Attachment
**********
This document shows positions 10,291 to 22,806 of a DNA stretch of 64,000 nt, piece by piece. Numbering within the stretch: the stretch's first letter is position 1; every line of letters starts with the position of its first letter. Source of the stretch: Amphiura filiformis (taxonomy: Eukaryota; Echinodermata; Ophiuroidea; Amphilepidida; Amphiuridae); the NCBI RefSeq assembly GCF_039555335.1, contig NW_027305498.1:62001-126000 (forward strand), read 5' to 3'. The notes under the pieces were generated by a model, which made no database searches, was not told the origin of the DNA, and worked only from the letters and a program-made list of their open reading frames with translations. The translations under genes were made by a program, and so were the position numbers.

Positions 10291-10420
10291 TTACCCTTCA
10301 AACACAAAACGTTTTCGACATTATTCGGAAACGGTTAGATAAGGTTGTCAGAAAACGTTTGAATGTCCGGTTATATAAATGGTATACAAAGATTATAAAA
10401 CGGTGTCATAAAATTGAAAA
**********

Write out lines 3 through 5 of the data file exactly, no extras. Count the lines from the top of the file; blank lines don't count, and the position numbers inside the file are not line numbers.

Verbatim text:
10291 TTACCCTTCA
10301 AACACAAAACGTTTTCGACATTATTCGGAAACGGTTAGATAAGGTTGTCAGAAAACGTTTGAATGTCCGGTTATATAAATGGTATACAAAGATTATAAAA
10401 CGGTGTCATAAAATTGAAAA